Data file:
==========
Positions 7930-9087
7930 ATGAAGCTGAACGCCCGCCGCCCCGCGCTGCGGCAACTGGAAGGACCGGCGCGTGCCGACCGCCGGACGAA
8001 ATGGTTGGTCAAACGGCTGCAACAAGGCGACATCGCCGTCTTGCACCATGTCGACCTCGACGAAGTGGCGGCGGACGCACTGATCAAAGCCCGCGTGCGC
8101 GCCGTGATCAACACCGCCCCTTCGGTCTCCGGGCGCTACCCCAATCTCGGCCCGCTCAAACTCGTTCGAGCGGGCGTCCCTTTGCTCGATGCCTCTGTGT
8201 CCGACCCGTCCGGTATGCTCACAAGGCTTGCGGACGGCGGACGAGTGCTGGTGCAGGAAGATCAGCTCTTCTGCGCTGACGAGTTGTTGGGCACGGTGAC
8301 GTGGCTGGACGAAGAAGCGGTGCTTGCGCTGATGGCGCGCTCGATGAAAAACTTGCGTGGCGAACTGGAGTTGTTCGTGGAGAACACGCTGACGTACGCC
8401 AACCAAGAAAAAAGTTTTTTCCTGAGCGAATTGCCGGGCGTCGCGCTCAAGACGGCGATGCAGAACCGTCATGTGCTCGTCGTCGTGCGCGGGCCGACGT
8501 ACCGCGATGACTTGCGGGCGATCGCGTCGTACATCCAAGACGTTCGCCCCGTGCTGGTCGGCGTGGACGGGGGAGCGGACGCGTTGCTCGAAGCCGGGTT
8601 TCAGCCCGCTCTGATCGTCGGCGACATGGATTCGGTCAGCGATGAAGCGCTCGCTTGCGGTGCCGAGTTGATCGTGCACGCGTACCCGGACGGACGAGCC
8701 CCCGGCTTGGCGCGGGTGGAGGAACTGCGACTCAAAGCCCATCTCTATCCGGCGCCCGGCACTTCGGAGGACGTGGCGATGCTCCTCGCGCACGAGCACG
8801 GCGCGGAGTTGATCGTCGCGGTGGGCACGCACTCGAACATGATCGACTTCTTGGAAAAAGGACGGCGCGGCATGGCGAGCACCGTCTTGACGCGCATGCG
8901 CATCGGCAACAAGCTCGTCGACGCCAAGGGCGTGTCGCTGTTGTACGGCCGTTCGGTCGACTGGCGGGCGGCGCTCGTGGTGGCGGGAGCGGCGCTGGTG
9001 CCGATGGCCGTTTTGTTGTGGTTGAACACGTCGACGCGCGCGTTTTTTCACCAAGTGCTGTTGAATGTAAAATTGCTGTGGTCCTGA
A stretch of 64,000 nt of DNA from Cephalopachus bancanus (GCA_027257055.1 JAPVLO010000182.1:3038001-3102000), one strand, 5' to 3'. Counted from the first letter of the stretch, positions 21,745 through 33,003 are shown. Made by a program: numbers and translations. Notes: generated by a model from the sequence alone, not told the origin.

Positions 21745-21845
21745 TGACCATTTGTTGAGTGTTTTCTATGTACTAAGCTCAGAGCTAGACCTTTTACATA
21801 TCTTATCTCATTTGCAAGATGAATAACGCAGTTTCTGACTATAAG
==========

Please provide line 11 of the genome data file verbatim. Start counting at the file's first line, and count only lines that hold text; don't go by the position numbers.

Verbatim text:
8801 GCGCGGAGTTGATCGTCGCGGTGGGCACGCACTCGAACATGATCGACTTCTTGGAAAAAGGACGGCGCGGCATGGCGAGCACCGTCTTGACGCGCATGCG